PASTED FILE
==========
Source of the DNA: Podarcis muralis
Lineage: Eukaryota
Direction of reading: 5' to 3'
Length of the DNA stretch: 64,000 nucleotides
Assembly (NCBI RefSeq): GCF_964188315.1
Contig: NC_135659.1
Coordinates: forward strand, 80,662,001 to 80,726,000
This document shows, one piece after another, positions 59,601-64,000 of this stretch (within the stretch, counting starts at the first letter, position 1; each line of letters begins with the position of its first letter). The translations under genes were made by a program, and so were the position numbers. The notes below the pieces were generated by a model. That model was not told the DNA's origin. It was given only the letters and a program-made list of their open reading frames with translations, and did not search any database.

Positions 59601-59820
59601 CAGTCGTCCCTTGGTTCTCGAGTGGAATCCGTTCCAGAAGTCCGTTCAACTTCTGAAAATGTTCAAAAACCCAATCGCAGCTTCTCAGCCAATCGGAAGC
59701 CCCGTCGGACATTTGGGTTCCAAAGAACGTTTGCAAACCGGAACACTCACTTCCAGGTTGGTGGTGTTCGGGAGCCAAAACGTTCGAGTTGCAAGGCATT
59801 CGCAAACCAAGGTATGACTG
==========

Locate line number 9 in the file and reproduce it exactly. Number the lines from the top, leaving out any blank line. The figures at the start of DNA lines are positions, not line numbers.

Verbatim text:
Positions 59601-59820